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Be wary of lesions on your skin |

Health And Family

Be wary of lesions on your skin

UNDER YOUR SKIN - Grace Carole Beltran, MD - The Philippine Star

I was barely seven years old when The Sound of Music was released and took the world by storm, earning five Oscars.  I remember watching the movie in a fully-packed movie house with my mom carrying me almost the whole time.  The storyline:  Julie Andrews (a.k.a. Maria) was a novice at a strict Salzburg convent.  She loves the Alps and often goes hiking there at the expense of her religious duties. So, the Mother Abbess thought Maria might be better suited for a life outside of the convent and decides to send her to be governess to the seven children of Captain Von Trapp, a distinguished and widowed naval officer.

Upon Maria’s arrival at the Von Trapp home, she’s quite flabbergasted at the military discipline, which the Baron exercises over his children. She also discovers that she is the latest in a long line of governesses that the children have driven away.  Maria proves to be a different governess: instead of being controlling to the children, she introduces music into their lives.  And you probably know the rest of the story of this all-time favorite movie that’s as alive today as the hills of Salzburg.

My visit to Salzburg sent me down memory lane via this well-loved movie. I was there to attend a convention on the latest advances in the diagnosis and treatment of common and rare skin cancers. The highlights were as follows:

Merkel Cell Carcinoma — a rare and very aggressive neuroendocrine skin cancer regulated by the immune system and associated with fair skin, advanced age, immunosuppression and UV radiation.  Still no cure but reported median overall survival in two of five studies is 9 to 9.5 months.  Latest drug being used to treat MCC belongs to the family of immune checkpoint inhibitors avelumab.  Avelumab is a drug that blocks certain proteins made by some types of immune system cells, such as T cells, and some cancer cells. These proteins help keep immune responses in check and can keep T cells from killing cancer cells. When these proteins are blocked, the “brakes” on the immune system are released and T cells are able to kill cancer cells better. But even with this, there is still no cure for the advanced disease. Avelumab is only chemopalliative (meaning it just calms the tumor but does not cure it) with a median survival of approximately nine months.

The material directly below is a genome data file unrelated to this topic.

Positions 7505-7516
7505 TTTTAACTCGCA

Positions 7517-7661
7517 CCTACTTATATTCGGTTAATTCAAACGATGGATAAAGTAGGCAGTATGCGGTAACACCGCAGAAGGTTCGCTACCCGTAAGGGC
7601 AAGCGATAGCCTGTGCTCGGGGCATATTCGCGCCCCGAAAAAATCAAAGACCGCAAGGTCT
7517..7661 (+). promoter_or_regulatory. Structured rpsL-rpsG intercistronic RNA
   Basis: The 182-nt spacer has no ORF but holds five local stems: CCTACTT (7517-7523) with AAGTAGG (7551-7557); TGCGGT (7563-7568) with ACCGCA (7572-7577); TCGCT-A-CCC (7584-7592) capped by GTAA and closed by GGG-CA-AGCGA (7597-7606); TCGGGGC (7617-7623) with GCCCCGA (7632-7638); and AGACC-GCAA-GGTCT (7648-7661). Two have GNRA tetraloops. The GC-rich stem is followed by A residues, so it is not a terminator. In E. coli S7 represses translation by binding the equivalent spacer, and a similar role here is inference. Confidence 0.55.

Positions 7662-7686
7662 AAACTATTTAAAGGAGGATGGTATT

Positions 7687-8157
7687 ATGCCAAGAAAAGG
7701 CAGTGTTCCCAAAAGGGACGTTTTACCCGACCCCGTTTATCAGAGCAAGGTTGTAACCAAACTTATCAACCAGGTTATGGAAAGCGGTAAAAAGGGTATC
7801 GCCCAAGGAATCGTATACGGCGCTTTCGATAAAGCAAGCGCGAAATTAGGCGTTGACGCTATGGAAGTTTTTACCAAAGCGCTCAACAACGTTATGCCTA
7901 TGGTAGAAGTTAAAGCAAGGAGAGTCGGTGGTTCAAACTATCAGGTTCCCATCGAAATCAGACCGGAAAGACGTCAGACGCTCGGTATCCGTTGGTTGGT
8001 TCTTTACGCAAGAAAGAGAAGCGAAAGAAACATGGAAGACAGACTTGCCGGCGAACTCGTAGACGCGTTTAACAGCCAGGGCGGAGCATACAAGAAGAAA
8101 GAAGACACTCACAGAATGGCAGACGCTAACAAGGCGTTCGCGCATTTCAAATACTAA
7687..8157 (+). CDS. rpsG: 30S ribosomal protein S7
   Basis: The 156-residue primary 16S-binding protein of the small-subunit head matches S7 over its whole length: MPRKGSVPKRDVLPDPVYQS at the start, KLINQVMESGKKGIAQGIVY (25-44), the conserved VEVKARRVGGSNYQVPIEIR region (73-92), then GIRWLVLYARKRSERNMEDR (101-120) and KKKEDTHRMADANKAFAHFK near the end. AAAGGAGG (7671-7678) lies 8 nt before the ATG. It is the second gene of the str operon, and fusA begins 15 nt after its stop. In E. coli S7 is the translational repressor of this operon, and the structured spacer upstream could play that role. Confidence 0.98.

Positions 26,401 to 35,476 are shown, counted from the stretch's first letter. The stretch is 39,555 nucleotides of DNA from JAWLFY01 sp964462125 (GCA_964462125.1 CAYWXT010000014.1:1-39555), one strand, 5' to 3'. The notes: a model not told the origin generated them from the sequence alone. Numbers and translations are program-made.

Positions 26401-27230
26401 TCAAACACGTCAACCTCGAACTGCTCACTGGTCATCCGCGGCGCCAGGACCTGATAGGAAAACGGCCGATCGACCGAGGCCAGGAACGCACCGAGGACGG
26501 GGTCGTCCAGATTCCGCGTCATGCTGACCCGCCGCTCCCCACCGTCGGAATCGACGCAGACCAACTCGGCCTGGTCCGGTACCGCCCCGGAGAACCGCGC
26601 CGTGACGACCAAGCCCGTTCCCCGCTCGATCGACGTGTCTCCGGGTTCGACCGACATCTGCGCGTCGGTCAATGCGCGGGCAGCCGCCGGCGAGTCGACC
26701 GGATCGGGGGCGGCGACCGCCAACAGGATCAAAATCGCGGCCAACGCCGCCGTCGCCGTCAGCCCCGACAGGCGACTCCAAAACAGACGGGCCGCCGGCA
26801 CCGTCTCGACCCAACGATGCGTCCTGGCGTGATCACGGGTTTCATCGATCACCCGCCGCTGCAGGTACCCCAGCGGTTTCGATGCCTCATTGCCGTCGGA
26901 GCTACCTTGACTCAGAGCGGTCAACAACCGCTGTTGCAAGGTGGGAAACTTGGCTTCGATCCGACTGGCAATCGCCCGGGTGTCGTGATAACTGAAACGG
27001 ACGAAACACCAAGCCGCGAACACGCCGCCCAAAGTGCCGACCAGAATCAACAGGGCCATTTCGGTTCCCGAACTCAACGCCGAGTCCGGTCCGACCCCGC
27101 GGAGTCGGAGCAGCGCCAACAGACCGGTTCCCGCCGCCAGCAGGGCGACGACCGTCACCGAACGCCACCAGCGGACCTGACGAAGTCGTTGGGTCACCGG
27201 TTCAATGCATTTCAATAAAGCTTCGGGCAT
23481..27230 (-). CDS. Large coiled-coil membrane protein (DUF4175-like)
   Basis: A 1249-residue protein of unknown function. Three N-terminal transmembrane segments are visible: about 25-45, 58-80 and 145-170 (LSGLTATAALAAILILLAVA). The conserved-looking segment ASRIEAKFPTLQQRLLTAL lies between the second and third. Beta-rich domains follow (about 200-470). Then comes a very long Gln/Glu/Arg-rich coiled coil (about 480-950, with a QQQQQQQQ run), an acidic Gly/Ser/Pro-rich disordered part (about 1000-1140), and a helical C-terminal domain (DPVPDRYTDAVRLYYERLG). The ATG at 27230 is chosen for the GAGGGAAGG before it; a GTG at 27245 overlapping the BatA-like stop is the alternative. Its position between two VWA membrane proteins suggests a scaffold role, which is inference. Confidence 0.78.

Malignant Melanoma — can masquerade as benign dermatoses in the form of: keratoacanthoma (bukol), intertrigo (katikati sa singit), lichenoid keratoma (appears to result from the inflammatory destruction of a pre-existing epidermal lesion such as a solar lentigo or dark round spots on the face and arms of the elderly) or seborrheic keratosis (genetic warts), diabetic foot ulcer or eczema.  These atypical presentations are usually associated with poor outcome.

Occurrence of vitiligo (white spots) in melanoma patients has been associated with metastasis.  A case series by Nordlund, et al showed that 49 of 51 melanoma patients with vitiligo eventually had metastases.  The depigmenting phenomenon is thought to reflect the immune response against melanoma.  Normal melanocytes are innocent bystanders while the immune responses destroy melanoma cells.

No treatment for disseminated, nonresectable melanoma (meaning cannot be surgically removed because it is no longer confined to one place) had ever shown benefit in any randomized phase III trial.   Vaccine is useful only in the absence of disease but once melanoma is present already, vaccine cannot help.

Basal Cell Carcinoma — relatively considered as a non-scary skin cancer, but once it is metastatic, it becomes aggressive and is deadly.  It is the most highly mutated cancer (any change in the DNA sequence of a cell). Mutations may be caused by mistakes during cell division, or they may be caused by exposure to DNA-damaging agents in the environment (like sunlight). Mutations can be harmful, beneficial, or have no effect. If they occur in cells that make eggs or sperm, they can be inherited.  If mutations occur in other types of cells, they are not inherited. Certain mutations may lead to cancer or other diseases.

So, my advice is to be wary of lesions on your skin, especially if you are fair-skinned, immunocompromised, elderly, sun-loving and with a family history of any form of cancer.  Remember that an ounce of prevention is worth a pound of cure.

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For questions or inquiries, call 09174976261, 09998834802 or 263-4094; email

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